Above is my updated map for Saturday and Sunday. It is looking unlikely that I’ll chase tomorrow. I found out this afternoon at work that I have a conference call first thing Monday morning that I have to get some work done for so unfortunately Mikey will be going into work tomorrow morning. Low level shear doesn’t look as good as it did a day or two ago anyway, so I’m not too upset. I think the tornado threat will be lower end tomorrow, plus Sunday is looking like it may be capable of a strong tornado threat so it’s not a huge deal sitting tomorrow out. It was going to be rough driving all the way up to NE Colorado tomorrow and then heading back south to west central Oklahoma Sunday morning and then back home to Wichita late Sunday night anyway.
For tomorrow my thoughts are the same, minus I think the tornado threat has trended down over the last 24 hours with the models. Dewpoints don’t look quite as good with maybe low 50’s wrapping in around the surface low and mid 50’s a little farther east closer to the Nebraska panhandle/far northeast Colorado. That small drop in moisture quality along with low level shear looking a little weaker lowers the tornado threat a bit. I think there’s a decent chance we’ll see a tornadic storm or two tomorrow, but I think they’ll produce weak tornadoes.
I still think there are two good targets tomorrow. The most sure thing seems to be NW/N of the surface low where a storm or two should fire first. For that target I’d probably setup just north of Denver. I think you’ll get a couple storms firing early in that area and I’d get on a more dominant cell if there isn’t just one tracking north through that area.
The other target would be a little farther east off the north side of the dryline bulge. For that area I’d setup a county or two southwest of the far NE corner of Colorado. You should get an arcing band of storms developing through there and wherever there is more of a tail end or break in the line over that eastern portion of the area is the storm I’d want to be on for that target.
Sunday is looking better with both the NAM and GFS 00Z runs IMO. As a matter of fact, I think strong tornadoes are starting to look like a real possibility, especially if we can get mid to upper 60 dewpoints ahead of the dryline in west central and northwest Oklahoma. That’s what the NAM is currently showing, with the GFS backing off that a few degrees. I still think it’s tough to narrow down any particular area quite yet given the uncertainties around moisture return and morning convection potentially disrupting portions of the target area though so I may adjust my target tomorrow. The most intense storms should develop along a dryline that should lie roughly along a Dodge City, KS to Childress, TX line by late afternoon. The extent of storm coverage is a bit uncertain along with the exact location of the dryline. My best guess is that we’ll see several discrete supercells through that corridor. Storm motions are very much perpendicular to the dryline, so storm motions/boundary orientation are quite favorable for discrete supercells. Any place we get decent clearing during the afternoon, (which looks to be along most of the dryline in the area I outlined on the map) should develop moderate instability by afternoon. Moisture quality obviously plays a big role in how much instability we get, so again moisture return and realizing dewpoints in the mid to upper 60’s is important here. Deep layer shear will be fairly strong, so updraft/downdraft separation should not be a problem and conditions will be quite favorable for supercells if we get moderate instability.SR mid-upper level winds are fairly strong, so we should be looking at classic supercells, which is a relief after dealing with HP storms several times this year. With tonight’s 00Z runs, low level shear is quite impressive.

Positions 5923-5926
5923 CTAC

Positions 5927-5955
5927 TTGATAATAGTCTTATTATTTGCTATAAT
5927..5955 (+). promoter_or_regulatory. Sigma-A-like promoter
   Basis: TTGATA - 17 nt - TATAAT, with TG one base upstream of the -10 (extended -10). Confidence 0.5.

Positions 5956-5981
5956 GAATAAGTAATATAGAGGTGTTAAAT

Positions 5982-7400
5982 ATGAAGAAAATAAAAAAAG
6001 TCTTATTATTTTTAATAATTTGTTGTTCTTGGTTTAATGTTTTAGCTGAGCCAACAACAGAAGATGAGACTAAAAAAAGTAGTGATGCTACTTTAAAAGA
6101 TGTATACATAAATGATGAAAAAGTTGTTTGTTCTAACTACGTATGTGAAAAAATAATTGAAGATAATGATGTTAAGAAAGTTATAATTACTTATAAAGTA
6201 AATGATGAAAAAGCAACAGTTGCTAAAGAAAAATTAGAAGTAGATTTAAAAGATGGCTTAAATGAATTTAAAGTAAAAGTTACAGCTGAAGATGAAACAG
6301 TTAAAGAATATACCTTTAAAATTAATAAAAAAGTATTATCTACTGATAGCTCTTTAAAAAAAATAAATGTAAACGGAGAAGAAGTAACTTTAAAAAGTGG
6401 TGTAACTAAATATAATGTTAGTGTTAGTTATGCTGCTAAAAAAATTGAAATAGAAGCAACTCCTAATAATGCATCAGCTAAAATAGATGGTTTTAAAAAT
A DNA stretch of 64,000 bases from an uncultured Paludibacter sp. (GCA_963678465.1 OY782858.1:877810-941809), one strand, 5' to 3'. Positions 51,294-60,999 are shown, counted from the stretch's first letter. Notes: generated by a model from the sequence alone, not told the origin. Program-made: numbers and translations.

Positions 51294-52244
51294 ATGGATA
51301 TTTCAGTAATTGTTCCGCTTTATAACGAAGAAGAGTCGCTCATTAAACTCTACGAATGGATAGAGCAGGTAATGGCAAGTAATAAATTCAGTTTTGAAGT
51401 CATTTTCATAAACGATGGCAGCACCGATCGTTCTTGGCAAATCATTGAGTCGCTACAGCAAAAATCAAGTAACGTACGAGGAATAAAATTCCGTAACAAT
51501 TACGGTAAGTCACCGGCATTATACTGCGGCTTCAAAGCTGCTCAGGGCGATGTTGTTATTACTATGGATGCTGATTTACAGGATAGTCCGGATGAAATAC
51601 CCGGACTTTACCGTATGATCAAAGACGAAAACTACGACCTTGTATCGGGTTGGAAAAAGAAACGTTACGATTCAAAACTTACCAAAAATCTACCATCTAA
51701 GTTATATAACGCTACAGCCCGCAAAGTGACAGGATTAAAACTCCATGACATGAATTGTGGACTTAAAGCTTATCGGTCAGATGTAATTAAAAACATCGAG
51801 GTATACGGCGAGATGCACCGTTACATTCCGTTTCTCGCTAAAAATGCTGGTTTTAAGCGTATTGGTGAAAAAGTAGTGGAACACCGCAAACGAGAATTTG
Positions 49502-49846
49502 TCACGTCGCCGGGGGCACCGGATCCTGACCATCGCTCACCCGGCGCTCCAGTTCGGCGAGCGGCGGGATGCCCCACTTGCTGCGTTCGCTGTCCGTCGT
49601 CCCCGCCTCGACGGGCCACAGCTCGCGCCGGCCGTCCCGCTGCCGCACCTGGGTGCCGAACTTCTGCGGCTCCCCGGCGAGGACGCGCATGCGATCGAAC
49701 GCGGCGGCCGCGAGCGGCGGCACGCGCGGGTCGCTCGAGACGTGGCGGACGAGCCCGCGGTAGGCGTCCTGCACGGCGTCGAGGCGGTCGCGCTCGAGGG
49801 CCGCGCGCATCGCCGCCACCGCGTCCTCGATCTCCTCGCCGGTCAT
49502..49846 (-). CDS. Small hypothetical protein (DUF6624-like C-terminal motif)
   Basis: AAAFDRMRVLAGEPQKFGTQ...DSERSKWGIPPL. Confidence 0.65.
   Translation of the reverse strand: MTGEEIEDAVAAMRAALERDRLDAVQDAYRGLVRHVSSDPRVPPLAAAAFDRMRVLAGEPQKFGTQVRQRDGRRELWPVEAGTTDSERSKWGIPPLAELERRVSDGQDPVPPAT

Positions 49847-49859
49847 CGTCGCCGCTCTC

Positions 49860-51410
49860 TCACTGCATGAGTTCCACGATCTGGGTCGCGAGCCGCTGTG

On tornado potential, forecast soundings/hodographs with the NAM are quite impressive, especially along and either side of that I40 corridor in west central Oklahoma, which is kind of a target area I’ve been looking at for a couple days. 0-1km SRH is AOA 200 ahead of the dryline in central Oklahoma, which is getting up into strong tornado territory. LCL, heights will also be fairly low if we can get upper 60 dewpoints. Worst case scenario LCL heights at least seem workable on Sunday. Below is a forecast sounding from west central Oklahoma.
If we can get mid to upper 60 dewpoints with the moderate instability that’s currently being forecast, I think a strong tornado threat will exist across the area I outlined on the map. I’m curious to see how SPC handles this. They are probably still a little hesitant to get too aggressive with the forecast given some of the uncertainty involved with Sunday since the outbreak media ass kicking they took two weeks ago Tuesday is still fresh in their minds lol. If they don’t go to an enhanced risk tonight, I’d expect to see it tomorrow afternoon if the 12Z runs stay on track with tonight’s runs.
I’ll update again early tomorrow afternoon so check back then if you’re interested.